Clocking in at 95 spartan minutes, “The Dark Tower” is boilerplate Stephen King.  Unfortunately, the filmmakers reveal little about Mid-World, the portals connecting it with Earth, and most of all the background of the mysterious Dark Tower.  The filmmakers in “The Dark Tower” seem to parcel out only bread crumbs of information, while they have glossed over the ground rules dictating behavior so as not to interfere with Roland’s single-minded, vengeance-driven pursuit of ‘the Man in Black.’  Inexplicably, Roland can reload his Remington revolvers with incredible speed, and he doesn’t have to shuck the cartridges physically from the loops in his gun belt to achieve this feat!  We never learn what makes the minds of children so toxic to the tower. Ultimately, “The Dark Tower” qualifies as a formulaic sci-fi-fantasy-Western-horror epic that should have retained more elements of King’s original story.

Monday, August 7, 2017


Traditional armchair generals should know Christopher Nolan's World War II epic "Dunkirk" (** OUT OF ****) has little to do with the battle of Dunkirk. You won't see German Panzer Corps careening through Belgium and plowing into France. In fact, the only Germans in "Dunkirk" are either flying aircraft (so cannot see them) or show up as infantry from unknown units. Instead, "Dunkirk" confines itself strictly to the evacuation of the British Expeditionary Forces (B.E.F.) in three segments: one on land covering one week, one on sea covering one day, and one in the air covering one hour. Of course, much, much more occurred at Dunkirk than just the wholesale evacuation. Presumably, the "Dark Knight" filmmaker didn’t want to overwhelm himself with an ambitious battle extravaganza. "Dunkirk" was produced for $100-million, and likely millions went to publicity. So, if you're looking for something like "The Longest Day" (1962), "Battle of the Bulge" (1965), "Anzio" (1968), "A Bridge Too Far" (1977), "Saving Private Ryan" (1998), and "Hacksaw Ridge" (2016), prepare to be disappointed. "Dunkirk" doesn't recreate historic battlefield combat, not even the infamous Wormhoudt Massacre.  Adolf Hitler’s Waffen-SS soldiers slaughtered as many as 80 British soldiers along with some French POWs. The cold-hearted SS crowded these prisoners into a stable, tossed in stick-grenades, and then finished them off with bursts of machine gun fire. Something like this might have given "Dunkirk" greater dramatic gravity. Instead, we see neither German tanks nor troops storming through France and Belgium. This 107-minute movie boils down to a series of survival episodes that occurred at Dunkirk.  Notably, the RAF preferred to confine their resources largely to the island in preparation for the inevitable Battle of Britain, later made into the exemplary film "Battle of Britain" (1969). Along with the RAF, the courageous Royal Navy and the Small Boat Owners emerge as the heroes who rescued the BEF waiting anxiously on the beach.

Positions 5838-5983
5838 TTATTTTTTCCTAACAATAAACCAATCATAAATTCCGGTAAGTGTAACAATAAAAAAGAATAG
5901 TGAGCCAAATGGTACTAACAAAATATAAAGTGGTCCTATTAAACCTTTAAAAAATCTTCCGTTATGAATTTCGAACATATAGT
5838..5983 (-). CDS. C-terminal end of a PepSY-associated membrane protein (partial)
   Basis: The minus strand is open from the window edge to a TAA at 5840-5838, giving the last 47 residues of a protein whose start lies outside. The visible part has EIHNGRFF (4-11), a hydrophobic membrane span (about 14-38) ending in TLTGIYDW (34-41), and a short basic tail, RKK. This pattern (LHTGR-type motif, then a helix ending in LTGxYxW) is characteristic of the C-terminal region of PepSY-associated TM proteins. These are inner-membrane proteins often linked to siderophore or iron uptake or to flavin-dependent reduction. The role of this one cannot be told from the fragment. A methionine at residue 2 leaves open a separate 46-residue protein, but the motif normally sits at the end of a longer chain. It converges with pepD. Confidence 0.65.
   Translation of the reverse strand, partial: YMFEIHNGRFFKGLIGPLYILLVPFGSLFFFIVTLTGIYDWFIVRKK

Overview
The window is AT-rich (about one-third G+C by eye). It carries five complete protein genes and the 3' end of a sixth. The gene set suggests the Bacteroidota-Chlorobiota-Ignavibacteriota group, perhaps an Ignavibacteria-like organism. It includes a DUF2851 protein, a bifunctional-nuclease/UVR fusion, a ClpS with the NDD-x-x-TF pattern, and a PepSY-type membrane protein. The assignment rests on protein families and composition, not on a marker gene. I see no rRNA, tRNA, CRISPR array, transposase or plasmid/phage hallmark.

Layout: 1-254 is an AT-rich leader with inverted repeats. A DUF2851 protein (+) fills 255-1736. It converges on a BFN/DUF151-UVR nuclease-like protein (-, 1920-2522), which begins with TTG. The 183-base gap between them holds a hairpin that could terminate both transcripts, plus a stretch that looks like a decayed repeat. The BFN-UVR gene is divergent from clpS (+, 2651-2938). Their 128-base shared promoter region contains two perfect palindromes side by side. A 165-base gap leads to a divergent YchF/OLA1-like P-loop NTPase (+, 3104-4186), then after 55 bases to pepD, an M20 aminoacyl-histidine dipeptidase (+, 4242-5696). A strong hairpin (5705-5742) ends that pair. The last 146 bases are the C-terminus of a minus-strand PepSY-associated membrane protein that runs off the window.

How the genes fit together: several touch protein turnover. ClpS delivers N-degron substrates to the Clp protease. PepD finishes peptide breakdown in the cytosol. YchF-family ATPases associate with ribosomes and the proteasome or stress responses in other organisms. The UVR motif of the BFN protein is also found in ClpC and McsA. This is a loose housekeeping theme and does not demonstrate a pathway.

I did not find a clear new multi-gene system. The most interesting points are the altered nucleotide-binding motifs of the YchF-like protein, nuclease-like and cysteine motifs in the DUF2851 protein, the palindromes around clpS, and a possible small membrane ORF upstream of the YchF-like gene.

"Dunkirk" opens with several British infantrymen sauntering down a road inside the Dunkirk city limits as the Luftwaffe showers them with propaganda leaflets. No sooner have they had a moment to glance at these surrender summons than gunfire erupts from an unknown source. As they scramble for cover, unseen shooters kill all them except Tommy (newcomer Fiona Whitehead), who crosses a street and comes under fire then from French troops. They wave him toward their lines, and later he wanders onto the beaches. As far as he can see, queues of troops are standing on the beach awaiting transport. "Spectre" lenser Hoyte Van Hoytema's atmospheric cinematography shows these soldiers in their brown uniforms standing like ducks in neat, orderly rows on white beaches. These scenes resemble something out of "Lawrence of Arabia" in all their sprawling immensity.  Van Hoytema's cinematography adds to the spectacle of the event. Not long afterward, as Tommy tours the beach, screaming Stuka dive-bombers plunge from the skies, seeding the beaches with bombs. The worst death in "Dunkirk" occurs when one of these bombs blast a British soldier to smithereens as he shoots vainly at a Stuka. Tommy meets another soldier under mysterious circumstances on the beach. Might he be a German saboteur? Without challenging him about his strange behavior, Tommy pitches in to help him. They become fast friends who desperately break the rules and the lines so they can get aboard a transport. Cheekily, they seize a stretcher case awaiting transport and dash to an embarkation station. They reach the ship at the last minute, but they are sent packing because they weren’t Red Cross personnel. Nolan has these two heading off to find passage elsewhere by any means whatever. Their exploits turn into shenanigans as they deal with one setback after another, even after they stow aboard a ship.